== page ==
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Issue #1719      February 17, 2016

CSIRO Climate Research Cuts

Statement by scientists attending *AMOS conference in Melbourne (08/02/2016)

We strongly believe that the proposed cuts to CSIRO (announced 04/02/2016) will seriously undermine Australia’s capacity to respond to the challenges posed by climate change.

Some 100 positions are to be cut in CSIRO’s Ocean and Atmosphere Flagship as part of 350 lost positions across the organisation. This will cripple CSIRO’s climate research.

Australia is a continent surrounded by rapidly changing weather patterns, connected to a rapidly changing global climate. We have already learnt a great deal about our region’s climate, but urgently need to improve our understanding in important areas.

Such knowledge is necessary if we are to accurately assess the choices, including costs and benefit, of mitigation actions. It is essential if we are to innovate and adapt effectively, and minimise the impacts of future extreme events. If large, extreme events occur, we need the ability to rapidly assess these to diagnose further potential risks. Without such research, Australians will be flying blind into an increasingly volatile future.

Generating this vital knowledge depends on continued research including long-term atmospheric and ocean monitoring, climate modelling, and development of climate projections and risk information for impact assessment.

This program is being pursued in Australia by CSIRO, in conjunction with the Bureau of Meteorology and university partners. CSIRO is the primary research agency for many critical elements.

Some examples of CSIRO research activities now at grave risk include:

  • Monitoring changes in the Southern Ocean and how this affects global and regional climate.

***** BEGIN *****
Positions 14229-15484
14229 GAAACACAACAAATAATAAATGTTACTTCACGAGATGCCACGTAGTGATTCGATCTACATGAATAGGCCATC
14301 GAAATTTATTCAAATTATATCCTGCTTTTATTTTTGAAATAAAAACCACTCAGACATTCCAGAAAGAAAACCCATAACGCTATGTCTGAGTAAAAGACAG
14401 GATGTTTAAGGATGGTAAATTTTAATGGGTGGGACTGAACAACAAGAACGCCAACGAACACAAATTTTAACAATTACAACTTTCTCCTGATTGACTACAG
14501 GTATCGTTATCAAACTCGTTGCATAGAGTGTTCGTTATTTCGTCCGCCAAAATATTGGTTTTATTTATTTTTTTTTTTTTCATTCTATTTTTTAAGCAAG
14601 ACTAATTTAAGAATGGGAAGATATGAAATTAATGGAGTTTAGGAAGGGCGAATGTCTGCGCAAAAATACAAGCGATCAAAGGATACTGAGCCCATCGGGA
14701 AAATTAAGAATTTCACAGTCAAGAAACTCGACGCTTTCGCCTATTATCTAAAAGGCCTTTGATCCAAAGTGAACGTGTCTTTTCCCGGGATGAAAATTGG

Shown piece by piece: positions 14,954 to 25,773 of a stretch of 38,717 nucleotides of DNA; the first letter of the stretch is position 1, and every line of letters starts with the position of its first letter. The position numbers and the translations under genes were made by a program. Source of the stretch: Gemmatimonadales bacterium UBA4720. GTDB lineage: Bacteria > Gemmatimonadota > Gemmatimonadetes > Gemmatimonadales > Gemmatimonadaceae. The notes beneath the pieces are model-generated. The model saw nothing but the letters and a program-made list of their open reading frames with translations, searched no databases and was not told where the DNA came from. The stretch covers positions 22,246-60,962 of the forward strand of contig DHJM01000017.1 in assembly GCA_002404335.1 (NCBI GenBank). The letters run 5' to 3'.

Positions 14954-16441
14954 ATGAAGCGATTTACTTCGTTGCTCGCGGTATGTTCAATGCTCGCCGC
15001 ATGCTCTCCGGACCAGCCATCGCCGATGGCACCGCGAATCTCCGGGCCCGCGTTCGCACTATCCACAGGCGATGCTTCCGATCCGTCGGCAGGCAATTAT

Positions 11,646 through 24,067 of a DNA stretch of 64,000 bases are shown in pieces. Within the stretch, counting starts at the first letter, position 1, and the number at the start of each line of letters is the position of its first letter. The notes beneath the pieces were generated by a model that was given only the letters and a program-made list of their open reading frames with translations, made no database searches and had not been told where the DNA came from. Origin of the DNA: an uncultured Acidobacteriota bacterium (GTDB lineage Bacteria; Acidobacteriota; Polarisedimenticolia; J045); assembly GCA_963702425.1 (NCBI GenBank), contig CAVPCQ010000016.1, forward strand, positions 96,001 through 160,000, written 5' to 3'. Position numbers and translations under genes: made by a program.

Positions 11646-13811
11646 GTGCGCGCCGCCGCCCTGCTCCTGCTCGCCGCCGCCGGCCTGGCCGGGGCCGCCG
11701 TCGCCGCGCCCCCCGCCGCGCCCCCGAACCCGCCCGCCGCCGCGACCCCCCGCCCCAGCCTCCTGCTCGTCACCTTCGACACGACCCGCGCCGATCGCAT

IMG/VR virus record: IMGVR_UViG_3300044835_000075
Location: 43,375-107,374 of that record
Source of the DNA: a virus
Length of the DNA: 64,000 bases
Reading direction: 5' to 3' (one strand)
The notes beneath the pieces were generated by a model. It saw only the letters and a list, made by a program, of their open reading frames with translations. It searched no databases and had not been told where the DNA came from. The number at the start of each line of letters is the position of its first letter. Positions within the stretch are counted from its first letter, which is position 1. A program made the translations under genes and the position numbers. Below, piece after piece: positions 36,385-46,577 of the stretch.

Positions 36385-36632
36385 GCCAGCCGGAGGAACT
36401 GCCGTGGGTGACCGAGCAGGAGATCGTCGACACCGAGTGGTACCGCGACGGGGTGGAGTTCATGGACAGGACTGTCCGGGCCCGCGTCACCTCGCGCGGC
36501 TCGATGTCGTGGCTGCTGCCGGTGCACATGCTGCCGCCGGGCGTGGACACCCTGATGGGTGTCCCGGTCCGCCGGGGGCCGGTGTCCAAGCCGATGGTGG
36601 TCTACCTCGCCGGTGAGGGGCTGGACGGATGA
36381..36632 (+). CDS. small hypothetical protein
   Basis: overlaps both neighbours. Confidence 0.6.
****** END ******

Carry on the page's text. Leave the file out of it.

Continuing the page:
• Monitoring the changing chemical composition of the atmosphere, including long-term trends based on ice core data, and air quality measurements at Cape Grim. This is vital for assessing global sources and sinks of CO2, ozone depletion, and verifying the effectiveness of mitigation.
  • The ongoing development of a world-class climate model. The ACCESS model is an essential tool for analysing how climate processes work and for predicting how our climate will respond to increasing greenhouse gases, and is an important member of the international ensemble of climate models.
  • Understanding what drives climate variability in Australia, and improving our ability to predict climatic anomalies.
  • Understanding and predicting global and Australian region sea level rise and extreme sea level events and providing this information to decision makers.
  • Assessing and synthesising the latest international and national research to provide detailed regional projections of climate change, which are expertly tailored for ease of use in a large range of applications. Such products are essential for innovate adaptation planning, as well as for resource management, community safety, and public education.

The cuts to CSIRO will leave Australia unable to meet certain international research commitments, including commitments stemming from the Paris climate conference. This research is an imperative resource for our Pacific and Asian neighbours.

We call on the federal government to support and strengthen these vital research areas, which are essential in the continual building of Australia’s climate research, adaptation and mitigation capability.

* Australian Meteorological and Oceanographic Society

Next article – CSIRO cuts – International response – Statement, World Climate Research Program

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